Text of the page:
University of Miami Law Review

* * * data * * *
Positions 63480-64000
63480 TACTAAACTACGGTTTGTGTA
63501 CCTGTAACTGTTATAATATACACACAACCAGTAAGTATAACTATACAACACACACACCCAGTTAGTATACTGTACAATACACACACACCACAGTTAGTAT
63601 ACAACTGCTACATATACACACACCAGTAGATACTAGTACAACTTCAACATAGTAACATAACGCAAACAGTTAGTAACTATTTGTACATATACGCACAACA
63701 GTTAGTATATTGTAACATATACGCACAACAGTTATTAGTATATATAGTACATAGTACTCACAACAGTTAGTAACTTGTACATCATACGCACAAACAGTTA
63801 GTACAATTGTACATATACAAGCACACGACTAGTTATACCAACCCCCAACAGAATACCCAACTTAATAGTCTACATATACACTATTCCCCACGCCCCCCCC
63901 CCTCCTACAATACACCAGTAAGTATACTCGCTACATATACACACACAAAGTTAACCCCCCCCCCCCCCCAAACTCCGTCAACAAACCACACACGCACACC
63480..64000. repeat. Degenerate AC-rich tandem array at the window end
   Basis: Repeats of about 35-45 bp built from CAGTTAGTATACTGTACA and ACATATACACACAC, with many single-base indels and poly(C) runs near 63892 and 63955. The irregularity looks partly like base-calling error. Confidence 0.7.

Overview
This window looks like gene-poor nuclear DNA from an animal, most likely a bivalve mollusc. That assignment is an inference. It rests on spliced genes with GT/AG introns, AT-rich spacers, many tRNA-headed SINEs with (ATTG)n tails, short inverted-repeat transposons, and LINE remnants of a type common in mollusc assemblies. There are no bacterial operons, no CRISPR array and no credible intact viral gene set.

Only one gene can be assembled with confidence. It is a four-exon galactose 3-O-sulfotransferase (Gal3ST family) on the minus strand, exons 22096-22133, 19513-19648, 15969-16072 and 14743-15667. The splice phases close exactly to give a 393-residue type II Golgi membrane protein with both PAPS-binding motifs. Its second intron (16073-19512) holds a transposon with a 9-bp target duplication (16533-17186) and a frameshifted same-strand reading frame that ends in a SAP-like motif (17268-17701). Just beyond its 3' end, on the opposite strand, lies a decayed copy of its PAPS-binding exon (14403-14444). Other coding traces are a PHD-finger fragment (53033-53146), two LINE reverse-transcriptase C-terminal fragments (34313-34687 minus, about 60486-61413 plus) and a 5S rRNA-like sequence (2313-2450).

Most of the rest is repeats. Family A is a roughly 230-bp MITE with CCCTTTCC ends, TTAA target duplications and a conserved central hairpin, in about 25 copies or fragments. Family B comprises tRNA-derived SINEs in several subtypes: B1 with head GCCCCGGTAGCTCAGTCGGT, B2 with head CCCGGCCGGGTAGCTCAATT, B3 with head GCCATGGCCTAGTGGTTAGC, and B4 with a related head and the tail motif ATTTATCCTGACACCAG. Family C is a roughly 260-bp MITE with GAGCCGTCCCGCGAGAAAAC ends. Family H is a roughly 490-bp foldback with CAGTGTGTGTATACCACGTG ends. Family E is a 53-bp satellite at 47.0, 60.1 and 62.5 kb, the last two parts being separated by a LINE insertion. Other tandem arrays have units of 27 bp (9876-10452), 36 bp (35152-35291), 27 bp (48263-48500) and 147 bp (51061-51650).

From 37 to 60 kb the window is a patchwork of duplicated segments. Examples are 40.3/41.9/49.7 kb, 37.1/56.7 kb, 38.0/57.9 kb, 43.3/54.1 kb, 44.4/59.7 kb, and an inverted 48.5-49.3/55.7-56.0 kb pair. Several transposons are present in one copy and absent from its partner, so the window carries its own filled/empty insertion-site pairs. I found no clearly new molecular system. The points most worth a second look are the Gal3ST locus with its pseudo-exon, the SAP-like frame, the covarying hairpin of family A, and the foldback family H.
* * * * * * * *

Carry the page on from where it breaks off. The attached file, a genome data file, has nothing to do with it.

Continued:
This Article examines the current campaign finance jurisprudence in the United States, with a particular emphasis on the Court’s recognition of compelling state interests. Given the limited recognition of compelling state interests, this Article seeks to question the seemingly arbitrary rationale behind recognition and explore the implications of minimal acceptance of compelling state interests. Because the evolution of compelling state interest recognition has varied greatly, the Court’s recent insistence — that the state has merely one compelling interest — is troublesome. This Article provides a comprehensive review of the campaign finance jurisprudence, then reviews the decisions that created or argued for additional compelling state interests. Interests that were considered compelling prior to Citizens United, such as the anti-distortion interest, remain compelling and hold an important place in the US campaign finance landscape. This Article attempts to respond to the current Court’s trend and shed light on the history of compelling state interest recognition.